Gabriel Gerard Rooney, Nicole van Lipzig, and Wim Thiery
Hydrol. Earth Syst. Sci., 22, 6357–6369,Short summary
This paper uses a unique observational dataset of a tropical African lake (L. Kivu) to assess the effect of rain on lake surface temperature. Data from 4 years were categorised by daily rain amount and total net radiation to show that heavy rain may reduce the end-of-day lake temperature by about 0.3 K. This is important since lake surface temperature may influence local weather on short timescales, but the effect of rain on lake temperature has been little studied or parametrised previously.
Niels Souverijns, Alexandra Gossart, Stef Lhermitte, Irina V. Gorodetskaya, Jacopo Grazioli, Alexis Berne, Claudio Duran-Alarcon, Brice Boudevillain, Christophe Genthon, Claudio Scarchilli, and Nicole P. M. van Lipzig
The Cryosphere, 12, 3775–3789,Short summary
Snowfall observations over Antarctica are scarce and currently limited to information from the CloudSat satellite. Here, a first evaluation of the CloudSat snowfall record is performed using observations of ground-based precipitation radars. Results indicate an accurate representation of the snowfall climatology over Antarctica, despite the low overpass frequency of the satellite, outperforming state-of-the-art model estimates. Individual snowfall events are however not well represented.
Inne Vanderkelen, Nicole P. M. van Lipzig, and Wim Thiery
Hydrol. Earth Syst. Sci., 22, 5509–5525,Short summary
Lake Victoria is the largest lake in Africa and one of the two major sources of the Nile river. The water level of Lake Victoria is determined by its water balance, consisting of lake precipitation and evaporation, inflow from rivers and lake outflow, controlled by two hydropower dams. Here, we present a water balance model for Lake Victoria, which closely represents the observed lake levels. The model results highlight the sensitivity of the lake level to human operations at the dam.
Inne Vanderkelen, Nicole P. M. van Lipzig, and Wim Thiery
Hydrol. Earth Syst. Sci., 22, 5527–5549,Short summary
Lake Victoria is the second largest freshwater lake in the world and one of the major sources of the Nile River, which is controlled by two hydropower dams. In this paper we estimate the potential consequences of climate change for future water level fluctuations of Lake Victoria. Our results reveal that the operating strategies at the dam are the main controlling factors of future lake levels and that regional climate simulations used in the projections encompass large uncertainties.
Jeffrey D. Mirocha, Matthew J. Churchfield, Domingo Muñoz-Esparza, Raj K. Rai, Yan Feng, Branko Kosović, Sue Ellen Haupt, Barbara Brown, Brandon L. Ennis, Caroline Draxl, Javier Sanz Rodrigo, William J. Shaw, Larry K. Berg, Patrick J. Moriarty, Rodman R. Linn, Veerabhadra R. Kotamarthi, Ramesh Balakrishnan, Joel W. Cline, Michael C. Robinson, and Shreyas Ananthan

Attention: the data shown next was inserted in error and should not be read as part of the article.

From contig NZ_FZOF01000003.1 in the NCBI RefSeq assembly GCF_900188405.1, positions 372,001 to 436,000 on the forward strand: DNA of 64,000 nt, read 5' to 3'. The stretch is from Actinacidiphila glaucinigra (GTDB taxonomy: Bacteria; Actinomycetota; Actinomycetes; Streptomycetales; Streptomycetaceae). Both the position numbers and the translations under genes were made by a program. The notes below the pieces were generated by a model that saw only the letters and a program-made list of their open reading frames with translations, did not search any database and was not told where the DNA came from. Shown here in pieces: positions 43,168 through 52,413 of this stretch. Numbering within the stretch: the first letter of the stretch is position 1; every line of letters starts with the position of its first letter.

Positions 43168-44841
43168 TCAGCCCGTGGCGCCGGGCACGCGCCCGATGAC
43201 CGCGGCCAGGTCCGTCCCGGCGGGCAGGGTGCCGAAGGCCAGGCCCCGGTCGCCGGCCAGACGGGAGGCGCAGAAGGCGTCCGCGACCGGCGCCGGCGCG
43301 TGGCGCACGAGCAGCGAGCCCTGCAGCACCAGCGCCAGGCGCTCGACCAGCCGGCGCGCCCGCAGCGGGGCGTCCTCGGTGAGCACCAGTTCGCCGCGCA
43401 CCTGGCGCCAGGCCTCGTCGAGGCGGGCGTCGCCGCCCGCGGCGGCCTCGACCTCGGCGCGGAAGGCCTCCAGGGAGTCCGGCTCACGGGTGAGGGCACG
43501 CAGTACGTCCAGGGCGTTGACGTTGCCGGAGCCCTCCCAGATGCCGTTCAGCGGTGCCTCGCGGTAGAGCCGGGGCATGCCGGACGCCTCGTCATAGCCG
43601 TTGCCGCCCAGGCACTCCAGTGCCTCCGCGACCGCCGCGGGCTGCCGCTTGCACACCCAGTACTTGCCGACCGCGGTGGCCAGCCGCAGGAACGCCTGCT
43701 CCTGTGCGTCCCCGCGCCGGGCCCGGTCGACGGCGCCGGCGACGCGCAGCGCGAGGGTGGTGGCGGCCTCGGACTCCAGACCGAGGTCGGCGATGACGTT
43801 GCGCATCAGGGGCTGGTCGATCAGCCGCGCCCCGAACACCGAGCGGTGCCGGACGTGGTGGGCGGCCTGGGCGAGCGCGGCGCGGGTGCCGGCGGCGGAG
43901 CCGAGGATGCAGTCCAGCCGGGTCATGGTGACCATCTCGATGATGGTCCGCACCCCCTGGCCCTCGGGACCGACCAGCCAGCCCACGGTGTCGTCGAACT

Wind Energ. Sci., 3, 589–613,Short summary
This paper validates the use of idealized large-eddy simulations with periodic lateral boundary conditions to provide boundary-layer flow quantities of interest for wind energy applications. Sensitivities to model formulation, forcing parameter values, and grid configurations were also examined, both to ascertain the robustness of the technique and to characterize inherent uncertainties, as required for the evaluation of more general wind plant flow simulation approaches under development.
Niels Souverijns, Alexandra Gossart, Irina V. Gorodetskaya, Stef Lhermitte, Alexander Mangold, Quentin Laffineur, Andy Delcloo, and Nicole P. M. van Lipzig
The Cryosphere, 12, 1987–2003,Short summary
This work is the first to gain insight into the local surface mass balance over Antarctica using accurate long-term snowfall observations. A non-linear relationship between accumulation and snowfall is discovered, indicating that total surface mass balance measurements are not a good proxy for snowfall over Antarctica. Furthermore, the meteorological drivers causing changes in the local SMB are identified.
Alexandra Gossart, Niels Souverijns, Irina V. Gorodetskaya, Stef Lhermitte, Jan T. M. Lenaerts, Jan H. Schween, Alexander Mangold, Quentin Laffineur, and Nicole P. M. van Lipzig
The Cryosphere, 11, 2755–2772,Short summary
Blowing snow plays an important role on local surface mass balance of Antarctica. We present here the blowing snow detection algorithm, to retrieve blowing snow occurrence from the attenuated backscatter signal of ceilometers set up at two station. There is a good correspondence in detection of heavy blowing snow by the algorithm and the visual observations performed at Neumayer station. Moreover, most of the blowing snow occurs during events bringing precipitation from the coast inland.
Tobias Wolf-Grosse, Igor Esau, and Joachim Reuder